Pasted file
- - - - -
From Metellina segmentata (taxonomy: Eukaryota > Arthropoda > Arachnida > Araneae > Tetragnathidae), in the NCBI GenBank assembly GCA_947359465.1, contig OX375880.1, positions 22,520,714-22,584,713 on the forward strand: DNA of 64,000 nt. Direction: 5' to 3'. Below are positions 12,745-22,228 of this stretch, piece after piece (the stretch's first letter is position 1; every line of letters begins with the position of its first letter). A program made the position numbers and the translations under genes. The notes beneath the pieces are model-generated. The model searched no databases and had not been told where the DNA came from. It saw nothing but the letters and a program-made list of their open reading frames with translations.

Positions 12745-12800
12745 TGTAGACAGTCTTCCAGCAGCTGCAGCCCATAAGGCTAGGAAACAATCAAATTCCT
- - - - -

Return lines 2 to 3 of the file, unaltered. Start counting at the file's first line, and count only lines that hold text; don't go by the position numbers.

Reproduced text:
Positions 12745-12800
12745 TGTAGACAGTCTTCCAGCAGCTGCAGCCCATAAGGCTAGGAAACAATCAAATTCCT